Elsewhere in Europe German reparations (or the lack there-of) aggravated this problem. If the Germans ran current account surpluses large enough to pay reparations, this would unbalance the accounts of both traditional debtors and non-European countries. German non-payment, however, put additional burdens on the new European debtors, in particular France. Everyone except the US thus was forced to try to maximize their dollar or pound surplus in international trade, so as to have foreign exchange to service debt. This was impossible for most countries though.
First, before the war the larger European countries generated surpluses by running merchandise surpluses with Britain, or by skimming off surpluses their tightly controlled colonial economies made with the external world, including the US. Britain thus offset trade deficits with the US and Europe through trade surpluses with and investment income from its Dominions; they in turn ran trade surpluses with the US and Europe. But the post-war terms of trade decline and debt overhangs in the PPEs forced those areas to restrict imports from their metropolis. Colonial empires thus generated less foreign exchange for the imperial countries while those countries were forced to rely even more heavily on their colonies. Nor could European countries run surpluses with each other to pay the US; on an accounting basis, one country's surplus implied a deficit (and crisis) for another.
The obvious solution was to export to the US to earn dollars for dollar denominated debt service directly. But the European countries and PPEs alike found it very difficult to run surpluses via direct exports to the US. Few European countries or PPEs had goods marketable in the US. The US was self sufficient in most natural resources and agricultural products; where it was not, mostly tropical products, it drew much of its supply from 'captive' sources like Liberia (rubber) or Central America (fruit). The exceptions, like coffee, silk and residual demand for rubber and tin, were too small for Europeans to generate surpluses out of colonial exports.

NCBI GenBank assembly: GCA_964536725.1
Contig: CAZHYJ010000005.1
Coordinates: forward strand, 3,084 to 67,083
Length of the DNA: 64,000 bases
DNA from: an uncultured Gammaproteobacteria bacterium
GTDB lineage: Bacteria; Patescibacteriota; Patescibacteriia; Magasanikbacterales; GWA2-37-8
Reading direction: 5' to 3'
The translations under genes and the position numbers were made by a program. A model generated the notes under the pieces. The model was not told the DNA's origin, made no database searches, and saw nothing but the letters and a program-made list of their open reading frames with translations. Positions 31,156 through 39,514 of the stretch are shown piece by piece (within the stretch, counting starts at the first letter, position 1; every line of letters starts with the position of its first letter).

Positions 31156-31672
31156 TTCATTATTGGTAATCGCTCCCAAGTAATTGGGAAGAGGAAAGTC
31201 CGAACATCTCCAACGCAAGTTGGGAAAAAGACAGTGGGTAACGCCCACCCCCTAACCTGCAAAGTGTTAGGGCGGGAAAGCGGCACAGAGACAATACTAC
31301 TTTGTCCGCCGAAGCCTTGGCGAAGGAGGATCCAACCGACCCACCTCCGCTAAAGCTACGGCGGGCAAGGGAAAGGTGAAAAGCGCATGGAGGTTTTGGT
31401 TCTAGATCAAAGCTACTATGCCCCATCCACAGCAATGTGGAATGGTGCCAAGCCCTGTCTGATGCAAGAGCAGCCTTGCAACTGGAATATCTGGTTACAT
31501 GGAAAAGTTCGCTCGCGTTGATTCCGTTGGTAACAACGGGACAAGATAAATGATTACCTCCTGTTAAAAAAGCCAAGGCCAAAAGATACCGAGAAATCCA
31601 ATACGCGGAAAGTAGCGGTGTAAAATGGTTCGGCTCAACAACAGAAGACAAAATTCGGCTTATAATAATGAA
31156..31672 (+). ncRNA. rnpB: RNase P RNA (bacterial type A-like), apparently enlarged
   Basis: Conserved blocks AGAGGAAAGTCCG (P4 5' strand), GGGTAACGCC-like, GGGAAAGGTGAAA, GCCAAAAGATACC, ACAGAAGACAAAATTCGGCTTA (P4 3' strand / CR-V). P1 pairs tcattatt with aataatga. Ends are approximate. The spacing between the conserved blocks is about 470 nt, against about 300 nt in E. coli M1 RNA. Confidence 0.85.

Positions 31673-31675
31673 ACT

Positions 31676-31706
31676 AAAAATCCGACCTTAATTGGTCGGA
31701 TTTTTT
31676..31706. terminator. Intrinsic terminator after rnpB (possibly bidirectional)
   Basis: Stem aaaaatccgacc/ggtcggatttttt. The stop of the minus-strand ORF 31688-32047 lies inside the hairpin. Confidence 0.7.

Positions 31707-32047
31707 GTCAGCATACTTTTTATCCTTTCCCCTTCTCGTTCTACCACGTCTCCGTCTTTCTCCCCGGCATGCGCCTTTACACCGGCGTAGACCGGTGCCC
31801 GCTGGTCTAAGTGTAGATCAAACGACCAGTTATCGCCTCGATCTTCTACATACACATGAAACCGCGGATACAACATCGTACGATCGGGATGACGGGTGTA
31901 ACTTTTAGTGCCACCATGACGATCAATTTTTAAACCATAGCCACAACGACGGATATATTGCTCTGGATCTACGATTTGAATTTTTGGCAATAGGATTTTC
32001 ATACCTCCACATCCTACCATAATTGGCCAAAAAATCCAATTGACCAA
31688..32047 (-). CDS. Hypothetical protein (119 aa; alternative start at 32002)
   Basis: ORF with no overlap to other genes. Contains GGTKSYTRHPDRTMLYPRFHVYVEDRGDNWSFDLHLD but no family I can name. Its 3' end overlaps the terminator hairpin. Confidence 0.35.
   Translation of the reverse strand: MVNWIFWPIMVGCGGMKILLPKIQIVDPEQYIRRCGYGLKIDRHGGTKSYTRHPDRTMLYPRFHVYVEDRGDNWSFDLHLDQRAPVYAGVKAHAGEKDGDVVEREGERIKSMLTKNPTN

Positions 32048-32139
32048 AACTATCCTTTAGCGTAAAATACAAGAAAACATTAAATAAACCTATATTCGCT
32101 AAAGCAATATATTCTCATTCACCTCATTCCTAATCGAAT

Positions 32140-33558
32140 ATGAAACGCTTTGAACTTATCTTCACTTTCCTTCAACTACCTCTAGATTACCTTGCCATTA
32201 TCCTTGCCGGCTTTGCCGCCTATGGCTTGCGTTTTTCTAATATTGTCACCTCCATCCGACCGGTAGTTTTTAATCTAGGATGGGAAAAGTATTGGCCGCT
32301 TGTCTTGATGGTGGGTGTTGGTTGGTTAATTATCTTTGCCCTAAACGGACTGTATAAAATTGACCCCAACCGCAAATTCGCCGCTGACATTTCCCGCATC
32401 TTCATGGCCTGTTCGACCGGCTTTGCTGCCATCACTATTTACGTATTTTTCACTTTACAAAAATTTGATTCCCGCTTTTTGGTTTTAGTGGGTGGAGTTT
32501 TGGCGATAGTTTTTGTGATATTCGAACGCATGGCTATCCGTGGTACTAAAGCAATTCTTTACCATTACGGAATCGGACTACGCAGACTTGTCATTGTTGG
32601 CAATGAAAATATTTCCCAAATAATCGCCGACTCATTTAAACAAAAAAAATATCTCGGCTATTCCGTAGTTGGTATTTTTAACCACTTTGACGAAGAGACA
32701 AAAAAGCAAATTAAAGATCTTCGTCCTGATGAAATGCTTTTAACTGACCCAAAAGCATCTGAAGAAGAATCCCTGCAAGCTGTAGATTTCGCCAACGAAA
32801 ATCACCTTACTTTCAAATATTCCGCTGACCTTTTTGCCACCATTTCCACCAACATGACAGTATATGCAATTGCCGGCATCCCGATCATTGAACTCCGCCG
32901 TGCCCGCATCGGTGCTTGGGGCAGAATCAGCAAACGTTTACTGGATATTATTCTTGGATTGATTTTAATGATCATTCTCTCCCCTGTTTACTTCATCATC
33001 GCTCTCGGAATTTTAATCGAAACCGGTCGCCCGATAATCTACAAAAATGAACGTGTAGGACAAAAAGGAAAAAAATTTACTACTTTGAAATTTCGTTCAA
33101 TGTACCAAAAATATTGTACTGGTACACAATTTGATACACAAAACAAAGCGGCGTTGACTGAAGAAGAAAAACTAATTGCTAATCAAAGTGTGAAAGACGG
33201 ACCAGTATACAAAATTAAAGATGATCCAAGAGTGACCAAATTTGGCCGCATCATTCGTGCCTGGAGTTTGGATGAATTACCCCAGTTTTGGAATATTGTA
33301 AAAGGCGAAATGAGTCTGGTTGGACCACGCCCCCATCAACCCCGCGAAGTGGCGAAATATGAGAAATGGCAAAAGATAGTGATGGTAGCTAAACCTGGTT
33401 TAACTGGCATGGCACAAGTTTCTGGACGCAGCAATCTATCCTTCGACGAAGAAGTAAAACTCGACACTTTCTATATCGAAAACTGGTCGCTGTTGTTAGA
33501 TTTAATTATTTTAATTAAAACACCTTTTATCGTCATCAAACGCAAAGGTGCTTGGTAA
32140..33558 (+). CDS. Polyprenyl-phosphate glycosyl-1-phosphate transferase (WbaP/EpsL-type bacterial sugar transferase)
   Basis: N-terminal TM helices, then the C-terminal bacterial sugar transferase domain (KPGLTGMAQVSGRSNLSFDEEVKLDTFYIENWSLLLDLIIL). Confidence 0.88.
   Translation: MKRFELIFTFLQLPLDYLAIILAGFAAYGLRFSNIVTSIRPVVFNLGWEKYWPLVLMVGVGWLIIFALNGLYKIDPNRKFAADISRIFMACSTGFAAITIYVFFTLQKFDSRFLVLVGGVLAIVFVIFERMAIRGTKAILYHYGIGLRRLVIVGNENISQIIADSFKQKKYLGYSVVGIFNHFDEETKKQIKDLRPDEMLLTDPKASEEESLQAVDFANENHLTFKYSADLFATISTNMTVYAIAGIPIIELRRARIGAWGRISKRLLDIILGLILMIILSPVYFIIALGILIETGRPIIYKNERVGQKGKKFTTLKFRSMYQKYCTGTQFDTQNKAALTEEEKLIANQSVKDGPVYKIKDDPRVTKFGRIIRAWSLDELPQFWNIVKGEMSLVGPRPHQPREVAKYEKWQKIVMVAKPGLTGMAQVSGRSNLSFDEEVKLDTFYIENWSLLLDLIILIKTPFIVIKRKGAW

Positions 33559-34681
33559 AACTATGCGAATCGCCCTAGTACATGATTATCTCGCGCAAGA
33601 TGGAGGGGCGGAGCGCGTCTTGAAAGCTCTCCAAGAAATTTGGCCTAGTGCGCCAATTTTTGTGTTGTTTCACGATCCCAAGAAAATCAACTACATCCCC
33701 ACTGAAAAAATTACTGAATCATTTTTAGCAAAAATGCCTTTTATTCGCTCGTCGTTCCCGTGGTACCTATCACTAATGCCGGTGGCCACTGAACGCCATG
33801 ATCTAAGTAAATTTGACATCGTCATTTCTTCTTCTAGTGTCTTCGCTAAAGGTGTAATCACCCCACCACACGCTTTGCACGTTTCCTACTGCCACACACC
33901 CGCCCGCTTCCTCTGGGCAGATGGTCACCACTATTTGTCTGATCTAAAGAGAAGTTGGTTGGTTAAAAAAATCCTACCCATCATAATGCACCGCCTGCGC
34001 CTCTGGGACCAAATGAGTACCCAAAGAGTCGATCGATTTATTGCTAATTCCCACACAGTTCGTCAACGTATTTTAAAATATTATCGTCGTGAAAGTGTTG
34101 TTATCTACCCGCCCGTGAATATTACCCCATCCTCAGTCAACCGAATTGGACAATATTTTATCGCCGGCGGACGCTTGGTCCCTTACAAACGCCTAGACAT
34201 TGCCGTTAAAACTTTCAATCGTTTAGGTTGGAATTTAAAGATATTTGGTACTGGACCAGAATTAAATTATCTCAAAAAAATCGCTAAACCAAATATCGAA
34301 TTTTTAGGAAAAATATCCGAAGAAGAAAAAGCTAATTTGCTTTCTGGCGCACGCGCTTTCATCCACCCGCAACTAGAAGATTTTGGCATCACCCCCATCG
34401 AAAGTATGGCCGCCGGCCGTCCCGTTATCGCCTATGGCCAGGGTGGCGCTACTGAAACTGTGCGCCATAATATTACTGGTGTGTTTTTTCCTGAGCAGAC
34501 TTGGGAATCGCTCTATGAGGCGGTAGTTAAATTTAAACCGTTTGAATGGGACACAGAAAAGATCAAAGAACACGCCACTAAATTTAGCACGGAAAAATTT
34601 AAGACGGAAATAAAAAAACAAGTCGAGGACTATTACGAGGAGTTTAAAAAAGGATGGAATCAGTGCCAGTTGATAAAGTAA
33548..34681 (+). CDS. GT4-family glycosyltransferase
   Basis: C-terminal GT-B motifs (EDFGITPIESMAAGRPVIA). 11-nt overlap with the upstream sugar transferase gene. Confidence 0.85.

Similar impediments to manufactured exports existed. In the US, World War I consolidated the domination of the highly productive taylorized, assembly line methods of production. Added to the natural advantages of market proximity, extant distribution networks, and customer loyalty, this productivity advantage made it impossible for Europeans to export all but a handful of product lines to the US. Prominent among these were German electrical and chemical products and a few British and French luxury goods. The advantages inherent in assembly line production not only precluded imports but allowed US firms to go multinational, consolidating or creating subsidiaries in Europe.(12) Imports as a share of US GDP actually fell during the 1920s; thus absolute levels held roughly constant in a time when Europeans had to expand exports. So while the US remained a net importer of a few very specific goods, overall the US ran an enormous merchandise trade surplus. While this surplus amounted to only 1 percent of US GDP annually on average through the 1920s, US GDP was so large in relation to world GDP that it itself tended to unbalance everyone else's balance of payments. During the 1920s the US grew from roughly 30 to 40 percent of world manufacturing and income.(13)